It’s Way Too Early to Trust Josh Gordon

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We’ve been here before.

The phrase “Josh Gordon has been reinstated with hopes of leaving his troubled past behind” isn’t specific to one season. The Cleveland Browns wideout has made numerous returns from suspension, with each ending the same way – more run-ins with NFL discipline.

Considering this, it’s alarming how many Browns fans were quick to celebrate last week’s announcement of another reinstatement for Gordon. It was as if this time was going to be different. This woebegone franchise just got a Pro Bowl receiver back, a clear sign brighter days are ahead.

As Gordon made his return to the team facility yesterday, I was blown away by how many were ready to believe the talented receiver will be here to stay this time. Surely, everyone is entitled to their own opinion. To me, though, it doesn’t make any sense to trust Gordon. Not yet, at least.

I do want to acknowledge the fact there are aspects of this return which are significantly different than previous attempts. For one, despite a history of substance violations, this is the first time Gordon has admitted he had a problem.

Every other suspension has been coupled with excuses. He didn’t do any drugs, it was just second-hand smoke. He was very sick, that’s why there was codeine in his system. He didn’t know alcohol was one of the substances he couldn’t be around.

It was as if it didn’t matter how many times Gordon ran into trouble, it was always someone else’s fault or some minor issue being overblown.

This time, though, he’s been startlingly open. Features with GQ and Uninterrupted painted Gordon as someone who realized just how big of a problem he had, who was more than willing to go into the gritty details. This level of honesty had yet to be seen, and it’s certainly significant.

Even with this development, I still think it’s too early to assume Gordon will stay on the right path and become an impact player for this team again.

Don’t get me wrong, it’s certainly not to discount any personal progress he’s made. At the same time, how can we trust him until he proves it?

It’s easy to win a press conference. Just ask Johnny Manziel. Gordon can sound like a changed man in front of the media as he did today, he can claim he’s clean and ready to return to his Pro Bowl ways.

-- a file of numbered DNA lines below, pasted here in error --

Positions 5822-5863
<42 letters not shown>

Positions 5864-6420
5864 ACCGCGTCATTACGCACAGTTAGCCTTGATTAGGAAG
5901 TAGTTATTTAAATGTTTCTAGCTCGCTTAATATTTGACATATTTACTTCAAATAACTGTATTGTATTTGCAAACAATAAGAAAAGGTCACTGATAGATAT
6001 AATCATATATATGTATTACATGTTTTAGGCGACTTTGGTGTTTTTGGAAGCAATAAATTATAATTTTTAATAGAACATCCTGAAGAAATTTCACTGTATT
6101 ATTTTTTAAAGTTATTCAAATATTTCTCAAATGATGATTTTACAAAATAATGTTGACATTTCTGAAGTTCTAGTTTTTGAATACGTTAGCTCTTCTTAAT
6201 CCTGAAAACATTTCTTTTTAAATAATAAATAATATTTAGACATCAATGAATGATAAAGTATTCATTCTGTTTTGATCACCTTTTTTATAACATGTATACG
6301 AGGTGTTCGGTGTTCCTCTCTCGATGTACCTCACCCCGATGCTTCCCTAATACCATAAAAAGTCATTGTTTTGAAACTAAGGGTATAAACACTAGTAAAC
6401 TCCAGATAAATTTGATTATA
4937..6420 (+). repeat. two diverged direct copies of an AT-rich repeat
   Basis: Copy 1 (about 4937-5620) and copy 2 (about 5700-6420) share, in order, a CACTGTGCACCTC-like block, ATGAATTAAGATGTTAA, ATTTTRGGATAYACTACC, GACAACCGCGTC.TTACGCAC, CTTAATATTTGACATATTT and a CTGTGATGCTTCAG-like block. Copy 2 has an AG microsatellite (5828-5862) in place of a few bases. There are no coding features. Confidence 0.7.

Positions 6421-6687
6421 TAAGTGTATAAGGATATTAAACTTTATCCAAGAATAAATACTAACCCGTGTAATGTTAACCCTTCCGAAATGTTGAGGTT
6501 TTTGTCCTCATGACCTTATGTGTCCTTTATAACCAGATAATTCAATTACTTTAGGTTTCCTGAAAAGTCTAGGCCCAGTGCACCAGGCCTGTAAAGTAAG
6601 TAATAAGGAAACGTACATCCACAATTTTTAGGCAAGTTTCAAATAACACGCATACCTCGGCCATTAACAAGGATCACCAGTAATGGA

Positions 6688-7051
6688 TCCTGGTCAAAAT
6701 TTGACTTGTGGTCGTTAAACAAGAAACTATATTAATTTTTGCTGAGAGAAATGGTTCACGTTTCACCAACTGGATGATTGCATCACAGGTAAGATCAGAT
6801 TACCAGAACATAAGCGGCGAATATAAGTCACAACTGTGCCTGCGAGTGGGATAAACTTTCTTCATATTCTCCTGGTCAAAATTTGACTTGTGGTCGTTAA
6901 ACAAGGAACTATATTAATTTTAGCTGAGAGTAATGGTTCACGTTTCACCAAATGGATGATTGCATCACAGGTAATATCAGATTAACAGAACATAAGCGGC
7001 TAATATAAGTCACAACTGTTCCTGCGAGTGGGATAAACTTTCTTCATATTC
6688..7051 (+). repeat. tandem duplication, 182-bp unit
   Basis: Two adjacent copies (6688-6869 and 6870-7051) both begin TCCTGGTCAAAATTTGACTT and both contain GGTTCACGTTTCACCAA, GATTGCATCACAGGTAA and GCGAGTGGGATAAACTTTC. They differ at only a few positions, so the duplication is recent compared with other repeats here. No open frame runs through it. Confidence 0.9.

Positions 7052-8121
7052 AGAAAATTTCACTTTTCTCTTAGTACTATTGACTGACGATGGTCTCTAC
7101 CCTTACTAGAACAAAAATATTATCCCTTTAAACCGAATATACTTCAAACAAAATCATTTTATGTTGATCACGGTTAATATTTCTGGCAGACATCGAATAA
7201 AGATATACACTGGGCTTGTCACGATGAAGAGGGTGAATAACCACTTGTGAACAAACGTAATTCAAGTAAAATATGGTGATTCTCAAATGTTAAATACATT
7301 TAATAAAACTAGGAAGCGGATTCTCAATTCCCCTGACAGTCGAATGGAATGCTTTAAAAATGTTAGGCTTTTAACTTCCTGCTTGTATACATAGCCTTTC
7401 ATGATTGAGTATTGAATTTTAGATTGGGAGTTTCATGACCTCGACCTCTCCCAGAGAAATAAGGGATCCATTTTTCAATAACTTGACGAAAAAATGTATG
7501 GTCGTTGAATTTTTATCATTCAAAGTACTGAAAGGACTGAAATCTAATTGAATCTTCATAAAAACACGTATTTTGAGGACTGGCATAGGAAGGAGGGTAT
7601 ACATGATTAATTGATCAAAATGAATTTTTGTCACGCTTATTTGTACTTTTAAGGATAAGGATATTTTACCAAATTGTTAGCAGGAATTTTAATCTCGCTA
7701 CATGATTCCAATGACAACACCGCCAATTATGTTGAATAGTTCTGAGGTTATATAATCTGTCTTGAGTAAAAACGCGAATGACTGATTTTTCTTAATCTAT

Until it actually happens, though, it’s just talk.

He’s made similar claims in the past, but they’ve all been followed by more time off the field. His brief appearances with the team over the past three years featured plenty of loafing and only a handful of impact moments. He hasn’t played a down of regular season football in three years, and has yet to look anything like the record-breaking wideout we saw in 2013.

Bottom line – Gordon hasn’t proven he can be trusted to stay out of trouble or replicate his Pro Bowl breakthrough. There wasn’t a single thing he could’ve uttered today which made you think this time will be any different. Until I actually see him turn words into action, I can’t trust him when he says he’s finally learned his lesson.

I want to, though. I want to be proven wrong. I want to see him come back, stay clean and meet his potential. I want him to have a successful career, and it’d be great if it happened in Cleveland.

I’m not rooting against Gordon, I’m just wary to put my faith in a guy who’s done nothing but fail to cash in on second chances. Should he actually get back on the field this season and look like the guy who took the league by storm four years ago, then I’ll wholeheartedly admit I was wrong. That those who believe in him today were right to do so.

I just need to see proof Gordon actually means it when he tells us things will be different. All I’ve seen when he’s claimed this before was more of the same.

Here’s hoping he means it this time.

Casey Drottar is an independent sports writer. Subscribe to his podcast, or follow him on Twitter and Facebook

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